Many people do not get accepted into a speech-language pathology graduate program on their first try. Others may not be able to afford entering grad school immediately after undergrad. Whatever your reasons are, do not feel discouraged. There are many jobs that will provide you with the opportunity to learn skills that you will use as a speech-language pathologist. Read on the learn about jobs to consider as you prepare to begin your grad school journey. 

But first! A special thank you to Jackie Rodriguez, MS, CCC-SLP for authoring this blog post. She is a wealth of knowledge, and we're lucky to have her share with us. Check out her Instagram for information on all things SLP. 

1. Caregiver

There are so many forms of caregiving that provide you with skills needed to be an SLP. Working as a nanny/babysitter gives you a good understanding of typical language development in children. Take your skills abroad and learn about another culture or language as an au pair. Caring for an adult with an intellectual disability (ID) can teach you about how adults with ID navigate activities of daily life. Caregiving for an adult with dementia helps you to understand the stages of dementia. 

2. Activities Director/Assistant

An Activities Director/Aide provides socially and cognitively stimulating activities for people in long-term care. This is a great opportunity to get experience with people with dementia or aphasia to see how they are able to engage in cognitive tasks. You will gain experience creating and modifying activities so that people with cognitive or language deficits can participate.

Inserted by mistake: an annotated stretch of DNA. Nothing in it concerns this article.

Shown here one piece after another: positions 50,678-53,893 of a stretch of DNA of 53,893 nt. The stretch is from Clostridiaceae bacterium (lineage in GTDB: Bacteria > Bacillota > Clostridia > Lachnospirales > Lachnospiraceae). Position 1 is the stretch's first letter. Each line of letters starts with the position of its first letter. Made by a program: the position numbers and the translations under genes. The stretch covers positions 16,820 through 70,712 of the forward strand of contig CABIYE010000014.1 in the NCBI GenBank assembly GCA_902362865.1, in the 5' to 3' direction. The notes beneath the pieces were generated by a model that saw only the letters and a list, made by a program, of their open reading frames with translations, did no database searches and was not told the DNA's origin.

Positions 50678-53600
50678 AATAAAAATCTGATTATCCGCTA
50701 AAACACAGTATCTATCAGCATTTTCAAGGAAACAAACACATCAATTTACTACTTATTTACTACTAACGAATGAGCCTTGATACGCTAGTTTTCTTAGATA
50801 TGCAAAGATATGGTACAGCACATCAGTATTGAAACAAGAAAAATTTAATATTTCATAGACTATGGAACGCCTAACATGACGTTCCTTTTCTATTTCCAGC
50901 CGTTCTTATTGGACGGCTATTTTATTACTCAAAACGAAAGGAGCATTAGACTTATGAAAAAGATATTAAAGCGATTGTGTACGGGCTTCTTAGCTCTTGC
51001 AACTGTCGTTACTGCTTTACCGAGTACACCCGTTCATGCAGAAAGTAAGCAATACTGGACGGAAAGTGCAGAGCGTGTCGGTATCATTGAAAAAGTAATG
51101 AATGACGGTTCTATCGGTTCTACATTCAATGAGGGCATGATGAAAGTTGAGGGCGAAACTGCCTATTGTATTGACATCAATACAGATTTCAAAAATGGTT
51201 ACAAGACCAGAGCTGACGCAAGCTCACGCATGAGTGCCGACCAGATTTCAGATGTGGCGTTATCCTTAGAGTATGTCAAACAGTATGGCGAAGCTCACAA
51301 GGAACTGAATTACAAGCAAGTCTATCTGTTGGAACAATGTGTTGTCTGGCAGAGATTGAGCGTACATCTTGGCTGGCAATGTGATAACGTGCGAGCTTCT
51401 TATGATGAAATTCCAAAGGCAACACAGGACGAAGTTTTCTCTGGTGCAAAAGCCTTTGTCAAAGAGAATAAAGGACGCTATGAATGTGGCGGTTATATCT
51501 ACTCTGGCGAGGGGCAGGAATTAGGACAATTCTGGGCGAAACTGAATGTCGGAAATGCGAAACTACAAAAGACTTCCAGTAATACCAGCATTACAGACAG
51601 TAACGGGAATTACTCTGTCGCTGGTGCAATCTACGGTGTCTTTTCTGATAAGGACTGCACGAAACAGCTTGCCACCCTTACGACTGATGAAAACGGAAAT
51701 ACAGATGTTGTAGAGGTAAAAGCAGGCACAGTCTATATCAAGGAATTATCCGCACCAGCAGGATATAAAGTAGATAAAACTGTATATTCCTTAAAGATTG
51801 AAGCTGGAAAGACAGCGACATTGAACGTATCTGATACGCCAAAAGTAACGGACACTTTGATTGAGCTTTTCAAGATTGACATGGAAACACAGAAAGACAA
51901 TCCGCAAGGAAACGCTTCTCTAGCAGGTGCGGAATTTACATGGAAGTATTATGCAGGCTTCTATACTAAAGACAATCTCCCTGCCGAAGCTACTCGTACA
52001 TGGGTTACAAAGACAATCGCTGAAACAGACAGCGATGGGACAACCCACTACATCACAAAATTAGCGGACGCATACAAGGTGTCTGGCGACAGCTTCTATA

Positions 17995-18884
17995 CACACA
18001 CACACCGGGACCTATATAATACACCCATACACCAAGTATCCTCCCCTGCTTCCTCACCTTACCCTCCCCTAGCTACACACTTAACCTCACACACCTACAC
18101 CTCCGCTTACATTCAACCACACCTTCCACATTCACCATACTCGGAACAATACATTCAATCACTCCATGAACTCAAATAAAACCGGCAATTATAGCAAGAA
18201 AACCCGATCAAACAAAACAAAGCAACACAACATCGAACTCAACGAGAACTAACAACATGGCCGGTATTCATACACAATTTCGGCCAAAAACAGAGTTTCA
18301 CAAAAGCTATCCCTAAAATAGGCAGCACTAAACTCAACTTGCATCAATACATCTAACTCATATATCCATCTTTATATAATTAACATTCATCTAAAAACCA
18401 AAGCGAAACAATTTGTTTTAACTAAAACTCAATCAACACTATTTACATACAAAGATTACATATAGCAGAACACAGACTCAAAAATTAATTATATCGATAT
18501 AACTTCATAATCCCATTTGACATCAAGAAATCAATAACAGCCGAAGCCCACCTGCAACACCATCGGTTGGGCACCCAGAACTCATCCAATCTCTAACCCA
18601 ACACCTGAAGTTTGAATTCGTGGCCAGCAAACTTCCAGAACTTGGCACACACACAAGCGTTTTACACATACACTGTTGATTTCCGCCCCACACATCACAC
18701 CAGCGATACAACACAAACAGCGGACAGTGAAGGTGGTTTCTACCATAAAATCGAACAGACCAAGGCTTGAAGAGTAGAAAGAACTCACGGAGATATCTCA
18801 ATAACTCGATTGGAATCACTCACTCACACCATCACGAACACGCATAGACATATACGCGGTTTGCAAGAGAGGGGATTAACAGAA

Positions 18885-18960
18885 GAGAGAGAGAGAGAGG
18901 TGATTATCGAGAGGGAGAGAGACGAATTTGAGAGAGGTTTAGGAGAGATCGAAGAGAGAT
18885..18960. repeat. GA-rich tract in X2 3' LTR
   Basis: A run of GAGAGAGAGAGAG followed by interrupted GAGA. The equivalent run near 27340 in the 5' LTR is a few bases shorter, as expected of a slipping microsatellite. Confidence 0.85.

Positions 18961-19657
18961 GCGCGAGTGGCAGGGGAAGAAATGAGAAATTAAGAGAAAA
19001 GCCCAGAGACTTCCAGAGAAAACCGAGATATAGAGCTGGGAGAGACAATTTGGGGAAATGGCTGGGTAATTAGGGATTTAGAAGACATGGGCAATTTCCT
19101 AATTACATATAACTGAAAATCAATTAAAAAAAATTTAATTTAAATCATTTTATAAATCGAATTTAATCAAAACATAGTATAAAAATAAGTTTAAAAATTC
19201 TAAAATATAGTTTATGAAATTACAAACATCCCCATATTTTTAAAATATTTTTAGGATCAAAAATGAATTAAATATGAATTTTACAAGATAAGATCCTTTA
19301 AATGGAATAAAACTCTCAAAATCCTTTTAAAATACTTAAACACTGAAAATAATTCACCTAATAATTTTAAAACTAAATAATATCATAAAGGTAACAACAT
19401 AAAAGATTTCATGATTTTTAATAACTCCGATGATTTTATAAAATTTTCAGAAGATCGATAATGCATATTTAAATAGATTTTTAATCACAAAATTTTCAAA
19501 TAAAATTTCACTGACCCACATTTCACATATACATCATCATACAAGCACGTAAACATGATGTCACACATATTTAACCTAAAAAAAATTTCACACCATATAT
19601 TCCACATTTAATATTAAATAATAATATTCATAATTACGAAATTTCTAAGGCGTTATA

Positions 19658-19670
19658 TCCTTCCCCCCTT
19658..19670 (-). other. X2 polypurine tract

3. Substitute Teacher

Subbing consistently at one school is a great way to build connections with staff that can potentially hire you after graduation. You will familiarize yourself with working in schools and get a better idea of what children are learning in the classroom, so that you can better support them as an SLP. You can typically work as a substitute with a bachelor's degree.

4. Paraprofessional, Preschool Teacher, or Daycare Teacher

Similar to a substitute teacher, these are all great ways to get experience with the way language develops in both typically developing and disabled children.  You will get first hand experience working with other teachers, learning behavior management skills, and seeing what learning standards are for the age group that you work with. 

5. Camp Counselor

There are many camps for disabled adults or children. Some private practice SLPs host their own speech summer camps as well and take students/aspiring SLPs as employees or volunteers to run these programs. 

6. Lab Assistant

Because our field is so broad, there are a variety of roles that an aspiring SLP could take on in a lab (e.g., linguistics, behavioral sciences, CSD, psychology, etc). Lab assistants typically perform administrative work or assist in setting up labs. Lab assistants may also help with transcribing documents.

7. CNA 

Get a head start by learning things about healthcare that most SLPs learn on the job! CNA training is typically ~6 weeks! You will learn the ins & outs of medical facilities like hospitals or SNFs. You will provide direct patient care to pts with modified diets & communication/cog deficits. There is a nationwide need for CNAs. You could work PRN in grad school on weekends when you don't have a heavy course load.